November 28, 2022
Members of the public will suffer if the targeted fuel subsidy programme is implemented. According to a report by Malaysian Insight, the Petroleum Dealers Association of Malaysia (PDAM) has come out and said that a targeted fuel subsidy programme cannot be implemented now, as members of the public will pay a high cost for it. PDAM President Khairul Annuar Abdul Aziz said that although a targeted programme is better than allowing subsidy leakages - if introduced now, it will cause a ripple effect that will see prices of goods across the board rise even further. Khairul's suggestion is to gradually increase fuel prices, instead of a jump, and all forms of subsidies should be given as cash aid directly to affected persons, according to a report compiled by FMT. "We hope the government can sit down with us dealers to talk about the impact as soon as possible," he said. The current deliberation by the government to introduce a targeted fuel subsidy programme came after Tengku Zafrul Abdul Aziz's intention to review fuel subsidies currently in place due to the sharply rising global price of crude oil, which recently has exceeded US$120 per barrel (RM503.16). Back in May, Minister in the Prime Minister's Department Mustapa Mohamed said, despite the massive hike in global oil prices, the country's fuel subsidy will continue as oil and gas remain essential drivers of growth and a key pillar of Malaysia's development. The narrative has changed since then, as an interview with Bloomberg saw Mustapa saying that the Malaysian government has begun work on replacing the current blanket fuel subsidy scheme with a more targeted approach in light of rising government spending to deal with the higher living costs. "Unanticipated subsidies are expected to push the government's total spending in 2022 significantly higher by about 30 billion ringgit ($6.8 billion), adding that the higher revenue from rising commodity prices was insufficient to offset the spike. The extra funds were mainly for petrol, chicken and egg subsidies as well as flood reliefs," wrote the Bloomberg report.  The report continued by adding that Prime Minister Ismail Sabri Yaakob expects the final subsidy bill this year to breach 71 billion ringgit.

Members of the public will suffer if the targeted fuel subsidy programme is implemented.

According to a report by Malaysian Insight, the Petroleum Dealers Association of Malaysia (PDAM) has come out and said that a targeted fuel subsidy programme cannot be implemented now, as members of the public will pay a high cost for it.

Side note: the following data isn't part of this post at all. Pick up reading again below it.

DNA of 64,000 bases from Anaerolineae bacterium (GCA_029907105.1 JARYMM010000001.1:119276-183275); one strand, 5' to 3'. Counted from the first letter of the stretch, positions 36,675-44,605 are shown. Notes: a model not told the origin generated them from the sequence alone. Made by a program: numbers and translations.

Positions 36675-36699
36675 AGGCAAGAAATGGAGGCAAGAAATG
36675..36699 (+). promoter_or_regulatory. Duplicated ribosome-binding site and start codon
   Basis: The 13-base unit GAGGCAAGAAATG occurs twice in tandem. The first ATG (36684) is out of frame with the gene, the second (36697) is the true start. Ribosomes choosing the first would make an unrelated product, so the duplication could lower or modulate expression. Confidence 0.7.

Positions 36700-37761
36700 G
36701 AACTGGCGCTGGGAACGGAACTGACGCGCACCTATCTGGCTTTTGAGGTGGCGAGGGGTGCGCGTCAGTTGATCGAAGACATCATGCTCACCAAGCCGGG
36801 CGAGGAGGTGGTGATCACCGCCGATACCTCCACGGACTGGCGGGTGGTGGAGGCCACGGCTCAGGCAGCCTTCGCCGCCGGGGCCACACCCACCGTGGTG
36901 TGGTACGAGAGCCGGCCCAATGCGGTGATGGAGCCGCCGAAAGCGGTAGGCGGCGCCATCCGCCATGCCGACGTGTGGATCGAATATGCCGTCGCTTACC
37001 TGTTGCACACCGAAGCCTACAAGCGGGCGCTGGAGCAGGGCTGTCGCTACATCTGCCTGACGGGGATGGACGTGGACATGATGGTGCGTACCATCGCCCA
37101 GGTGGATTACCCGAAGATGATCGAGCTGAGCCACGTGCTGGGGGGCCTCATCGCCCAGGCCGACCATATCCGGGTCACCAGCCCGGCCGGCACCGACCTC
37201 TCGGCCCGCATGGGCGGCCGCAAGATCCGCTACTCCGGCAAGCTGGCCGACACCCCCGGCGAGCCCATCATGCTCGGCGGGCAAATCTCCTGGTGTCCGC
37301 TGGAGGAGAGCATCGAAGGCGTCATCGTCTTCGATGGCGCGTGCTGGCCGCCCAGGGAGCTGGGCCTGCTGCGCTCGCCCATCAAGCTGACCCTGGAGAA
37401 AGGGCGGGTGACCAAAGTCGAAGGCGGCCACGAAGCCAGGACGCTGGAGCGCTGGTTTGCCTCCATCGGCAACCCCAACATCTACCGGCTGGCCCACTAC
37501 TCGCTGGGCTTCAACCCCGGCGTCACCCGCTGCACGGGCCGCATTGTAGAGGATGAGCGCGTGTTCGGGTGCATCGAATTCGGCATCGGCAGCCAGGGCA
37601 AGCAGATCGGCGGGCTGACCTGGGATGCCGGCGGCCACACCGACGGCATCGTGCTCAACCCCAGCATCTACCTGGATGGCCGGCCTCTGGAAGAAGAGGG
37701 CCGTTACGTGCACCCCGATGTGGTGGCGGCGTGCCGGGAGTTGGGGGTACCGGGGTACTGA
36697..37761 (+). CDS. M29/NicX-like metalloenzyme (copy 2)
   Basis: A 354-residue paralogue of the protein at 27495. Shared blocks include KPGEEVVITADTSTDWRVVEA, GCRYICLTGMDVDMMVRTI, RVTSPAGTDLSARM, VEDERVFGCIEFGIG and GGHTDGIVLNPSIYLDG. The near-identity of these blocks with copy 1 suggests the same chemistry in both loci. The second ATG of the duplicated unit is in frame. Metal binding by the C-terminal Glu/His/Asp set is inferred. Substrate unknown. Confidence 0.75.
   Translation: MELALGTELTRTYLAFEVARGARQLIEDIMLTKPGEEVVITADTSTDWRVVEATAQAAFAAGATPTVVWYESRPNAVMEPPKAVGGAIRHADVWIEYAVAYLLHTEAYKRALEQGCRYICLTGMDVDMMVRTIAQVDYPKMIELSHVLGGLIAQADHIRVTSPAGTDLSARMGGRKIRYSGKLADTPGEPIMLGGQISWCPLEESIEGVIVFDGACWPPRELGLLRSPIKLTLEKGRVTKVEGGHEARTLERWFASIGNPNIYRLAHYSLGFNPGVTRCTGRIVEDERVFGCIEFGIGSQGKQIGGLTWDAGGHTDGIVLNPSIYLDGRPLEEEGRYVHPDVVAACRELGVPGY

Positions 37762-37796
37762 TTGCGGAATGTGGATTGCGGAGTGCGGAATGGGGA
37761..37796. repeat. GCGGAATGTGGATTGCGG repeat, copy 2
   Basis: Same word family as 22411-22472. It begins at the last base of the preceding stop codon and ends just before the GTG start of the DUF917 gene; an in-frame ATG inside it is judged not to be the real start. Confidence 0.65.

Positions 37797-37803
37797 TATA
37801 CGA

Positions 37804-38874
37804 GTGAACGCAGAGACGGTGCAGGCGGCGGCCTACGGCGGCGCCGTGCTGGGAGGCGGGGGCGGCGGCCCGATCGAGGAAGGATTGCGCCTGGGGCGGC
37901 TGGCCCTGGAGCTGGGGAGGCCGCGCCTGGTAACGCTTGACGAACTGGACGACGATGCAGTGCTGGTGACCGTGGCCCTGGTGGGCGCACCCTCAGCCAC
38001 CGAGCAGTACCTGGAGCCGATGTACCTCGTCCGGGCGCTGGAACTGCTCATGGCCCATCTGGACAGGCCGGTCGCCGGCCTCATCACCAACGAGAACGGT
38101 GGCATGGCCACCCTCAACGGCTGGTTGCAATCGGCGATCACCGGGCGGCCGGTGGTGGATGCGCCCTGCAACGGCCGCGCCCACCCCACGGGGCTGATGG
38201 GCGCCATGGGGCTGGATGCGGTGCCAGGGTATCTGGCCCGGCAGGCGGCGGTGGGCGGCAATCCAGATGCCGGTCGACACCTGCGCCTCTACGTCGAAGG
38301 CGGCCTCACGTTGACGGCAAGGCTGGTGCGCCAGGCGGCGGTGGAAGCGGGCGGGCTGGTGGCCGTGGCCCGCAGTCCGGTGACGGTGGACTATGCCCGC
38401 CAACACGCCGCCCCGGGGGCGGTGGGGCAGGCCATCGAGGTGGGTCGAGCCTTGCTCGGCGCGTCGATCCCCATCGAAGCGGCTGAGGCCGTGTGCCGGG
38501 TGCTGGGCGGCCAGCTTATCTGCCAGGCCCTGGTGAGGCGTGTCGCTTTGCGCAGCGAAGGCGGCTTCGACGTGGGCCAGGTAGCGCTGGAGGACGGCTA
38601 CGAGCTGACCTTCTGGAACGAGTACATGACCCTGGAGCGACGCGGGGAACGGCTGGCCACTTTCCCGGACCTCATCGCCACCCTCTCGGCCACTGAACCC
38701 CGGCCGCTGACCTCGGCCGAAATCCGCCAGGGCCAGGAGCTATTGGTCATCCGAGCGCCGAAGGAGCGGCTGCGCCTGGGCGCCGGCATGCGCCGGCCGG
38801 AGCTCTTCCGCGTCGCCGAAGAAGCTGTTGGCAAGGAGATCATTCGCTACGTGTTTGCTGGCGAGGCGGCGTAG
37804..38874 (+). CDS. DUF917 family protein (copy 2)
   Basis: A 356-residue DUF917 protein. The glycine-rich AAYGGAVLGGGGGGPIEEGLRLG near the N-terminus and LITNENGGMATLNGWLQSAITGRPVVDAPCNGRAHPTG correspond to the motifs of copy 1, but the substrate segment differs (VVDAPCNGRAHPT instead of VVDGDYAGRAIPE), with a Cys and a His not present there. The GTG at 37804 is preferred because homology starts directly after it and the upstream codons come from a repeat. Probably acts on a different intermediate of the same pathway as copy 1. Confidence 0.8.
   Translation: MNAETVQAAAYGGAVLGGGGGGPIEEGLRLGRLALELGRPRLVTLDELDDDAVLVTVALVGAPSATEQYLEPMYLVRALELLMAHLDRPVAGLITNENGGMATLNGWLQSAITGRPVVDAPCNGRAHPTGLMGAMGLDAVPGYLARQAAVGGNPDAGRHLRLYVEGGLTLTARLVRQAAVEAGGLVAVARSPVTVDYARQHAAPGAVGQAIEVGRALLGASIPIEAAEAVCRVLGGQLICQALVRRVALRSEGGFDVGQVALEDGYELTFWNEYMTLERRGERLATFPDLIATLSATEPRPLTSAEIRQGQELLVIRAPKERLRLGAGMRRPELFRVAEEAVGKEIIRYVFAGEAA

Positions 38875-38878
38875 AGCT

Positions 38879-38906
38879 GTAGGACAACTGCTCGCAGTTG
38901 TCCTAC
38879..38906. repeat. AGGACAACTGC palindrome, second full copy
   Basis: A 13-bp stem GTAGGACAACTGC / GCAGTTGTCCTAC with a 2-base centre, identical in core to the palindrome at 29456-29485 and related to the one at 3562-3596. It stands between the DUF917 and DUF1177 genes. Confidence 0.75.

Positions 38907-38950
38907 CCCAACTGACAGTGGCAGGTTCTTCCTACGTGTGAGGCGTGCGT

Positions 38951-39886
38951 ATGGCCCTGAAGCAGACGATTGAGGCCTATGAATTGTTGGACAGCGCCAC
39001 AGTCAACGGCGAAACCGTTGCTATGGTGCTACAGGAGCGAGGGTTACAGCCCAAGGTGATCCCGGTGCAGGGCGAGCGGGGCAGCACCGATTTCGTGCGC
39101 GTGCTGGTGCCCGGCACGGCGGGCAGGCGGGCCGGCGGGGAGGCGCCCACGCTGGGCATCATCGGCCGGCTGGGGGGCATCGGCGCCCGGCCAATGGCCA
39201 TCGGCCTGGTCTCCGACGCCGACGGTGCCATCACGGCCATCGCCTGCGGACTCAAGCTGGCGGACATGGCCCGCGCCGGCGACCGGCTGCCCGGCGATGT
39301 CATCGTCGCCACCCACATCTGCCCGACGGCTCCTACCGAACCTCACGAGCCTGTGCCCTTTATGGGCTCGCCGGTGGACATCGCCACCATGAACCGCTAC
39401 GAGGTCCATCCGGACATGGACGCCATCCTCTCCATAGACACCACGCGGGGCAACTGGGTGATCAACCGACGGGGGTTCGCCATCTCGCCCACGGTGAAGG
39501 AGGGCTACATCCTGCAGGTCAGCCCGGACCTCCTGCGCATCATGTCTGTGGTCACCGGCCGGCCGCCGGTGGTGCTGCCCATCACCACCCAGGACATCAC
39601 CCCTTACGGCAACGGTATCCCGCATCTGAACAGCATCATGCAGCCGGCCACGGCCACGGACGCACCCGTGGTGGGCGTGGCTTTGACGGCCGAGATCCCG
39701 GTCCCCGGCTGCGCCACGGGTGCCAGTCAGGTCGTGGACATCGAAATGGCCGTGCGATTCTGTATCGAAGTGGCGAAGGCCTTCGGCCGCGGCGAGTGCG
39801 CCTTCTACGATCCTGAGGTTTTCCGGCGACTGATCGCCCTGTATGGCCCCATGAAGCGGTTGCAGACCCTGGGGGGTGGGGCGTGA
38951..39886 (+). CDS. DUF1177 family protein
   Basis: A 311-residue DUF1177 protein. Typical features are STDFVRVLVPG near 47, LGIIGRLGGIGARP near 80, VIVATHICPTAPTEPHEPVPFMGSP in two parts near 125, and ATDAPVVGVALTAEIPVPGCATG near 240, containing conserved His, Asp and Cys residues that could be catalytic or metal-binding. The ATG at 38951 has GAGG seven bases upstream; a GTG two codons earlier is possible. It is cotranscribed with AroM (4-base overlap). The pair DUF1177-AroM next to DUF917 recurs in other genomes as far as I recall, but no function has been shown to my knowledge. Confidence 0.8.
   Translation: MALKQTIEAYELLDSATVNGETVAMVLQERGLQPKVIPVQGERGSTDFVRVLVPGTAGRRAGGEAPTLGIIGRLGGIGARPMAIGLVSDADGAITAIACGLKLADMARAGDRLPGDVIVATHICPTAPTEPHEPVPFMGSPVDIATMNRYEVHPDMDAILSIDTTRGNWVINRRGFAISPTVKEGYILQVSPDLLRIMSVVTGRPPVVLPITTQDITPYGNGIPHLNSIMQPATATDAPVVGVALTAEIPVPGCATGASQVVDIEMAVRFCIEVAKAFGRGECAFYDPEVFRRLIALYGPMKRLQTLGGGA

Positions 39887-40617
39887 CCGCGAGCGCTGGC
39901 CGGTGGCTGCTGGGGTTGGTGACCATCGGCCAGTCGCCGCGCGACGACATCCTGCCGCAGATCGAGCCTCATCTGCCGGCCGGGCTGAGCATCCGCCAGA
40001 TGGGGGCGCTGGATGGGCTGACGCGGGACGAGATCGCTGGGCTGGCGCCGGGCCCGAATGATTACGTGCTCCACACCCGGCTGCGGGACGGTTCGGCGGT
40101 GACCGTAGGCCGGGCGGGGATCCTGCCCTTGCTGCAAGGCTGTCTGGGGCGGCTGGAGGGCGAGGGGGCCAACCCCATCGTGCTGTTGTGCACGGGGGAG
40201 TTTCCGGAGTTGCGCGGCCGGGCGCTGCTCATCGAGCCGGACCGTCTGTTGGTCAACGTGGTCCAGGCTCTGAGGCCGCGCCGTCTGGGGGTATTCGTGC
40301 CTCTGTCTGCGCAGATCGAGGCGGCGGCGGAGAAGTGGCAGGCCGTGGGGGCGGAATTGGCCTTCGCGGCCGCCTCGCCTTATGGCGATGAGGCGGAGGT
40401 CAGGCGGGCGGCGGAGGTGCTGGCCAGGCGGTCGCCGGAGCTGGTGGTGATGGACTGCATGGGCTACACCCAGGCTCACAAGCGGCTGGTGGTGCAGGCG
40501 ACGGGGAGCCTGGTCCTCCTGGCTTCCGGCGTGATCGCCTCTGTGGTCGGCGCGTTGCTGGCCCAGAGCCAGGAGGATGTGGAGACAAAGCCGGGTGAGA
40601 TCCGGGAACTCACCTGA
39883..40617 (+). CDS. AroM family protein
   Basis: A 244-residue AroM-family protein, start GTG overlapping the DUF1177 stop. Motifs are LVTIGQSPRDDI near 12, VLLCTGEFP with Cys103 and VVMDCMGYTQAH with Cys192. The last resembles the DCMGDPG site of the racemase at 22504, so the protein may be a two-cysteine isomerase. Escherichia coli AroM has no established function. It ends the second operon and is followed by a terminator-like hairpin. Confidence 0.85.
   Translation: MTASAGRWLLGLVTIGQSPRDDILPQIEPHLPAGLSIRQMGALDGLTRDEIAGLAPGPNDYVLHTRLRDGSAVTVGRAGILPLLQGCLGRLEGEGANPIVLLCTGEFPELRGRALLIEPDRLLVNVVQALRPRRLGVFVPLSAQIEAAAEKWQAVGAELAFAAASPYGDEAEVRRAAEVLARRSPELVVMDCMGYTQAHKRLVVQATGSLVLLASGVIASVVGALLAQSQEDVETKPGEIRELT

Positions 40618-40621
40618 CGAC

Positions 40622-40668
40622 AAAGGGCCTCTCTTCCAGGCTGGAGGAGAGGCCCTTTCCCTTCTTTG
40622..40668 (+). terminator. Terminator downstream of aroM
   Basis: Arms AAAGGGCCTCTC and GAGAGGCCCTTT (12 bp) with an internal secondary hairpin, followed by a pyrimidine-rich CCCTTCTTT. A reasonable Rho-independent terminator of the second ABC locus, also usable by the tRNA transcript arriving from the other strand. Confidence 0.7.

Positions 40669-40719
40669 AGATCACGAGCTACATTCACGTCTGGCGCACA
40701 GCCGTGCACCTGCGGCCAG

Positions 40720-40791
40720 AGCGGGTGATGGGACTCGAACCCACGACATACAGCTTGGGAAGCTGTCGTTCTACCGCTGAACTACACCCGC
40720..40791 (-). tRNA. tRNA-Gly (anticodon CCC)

PDAM President Khairul Annuar Abdul Aziz said that although a targeted programme is better than allowing subsidy leakages – if introduced now, it will cause a ripple effect that will see prices of goods across the board rise even further.

Khairul’s suggestion is to gradually increase fuel prices, instead of a jump, and all forms of subsidies should be given as cash aid directly to affected persons, according to a report compiled by FMT.

“We hope the government can sit down with us dealers to talk about the impact as soon as possible,” he said.

The current deliberation by the government to introduce a targeted fuel subsidy programme came after Tengku Zafrul Abdul Aziz’s intention to review fuel subsidies currently in place due to the sharply rising global price of crude oil, which recently has exceeded US$120 per barrel (RM503.16).

Back in May, Minister in the Prime Minister’s Department Mustapa Mohamed said, despite the massive hike in global oil prices, the country’s fuel subsidy will continue as oil and gas remain essential drivers of growth and a key pillar of Malaysia’s development.

The narrative has changed since then, as an interview with Bloomberg saw Mustapa saying that the Malaysian government has begun work on replacing the current blanket fuel subsidy scheme with a more targeted approach in light of rising government spending to deal with the higher living costs.

“Unanticipated subsidies are expected to push the government’s total spending in 2022 significantly higher by about 30 billion ringgit ($6.8 billion), adding that the higher revenue from rising commodity prices was insufficient to offset the spike. The extra funds were mainly for petrol, chicken and egg subsidies as well as flood reliefs,” wrote the Bloomberg report. 

The report continued by adding that Prime Minister Ismail Sabri Yaakob expects the final subsidy bill this year to breach 71 billion ringgit.

Leave a Reply

Your email address will not be published. Required fields are marked *

Generated by Feedzy
Language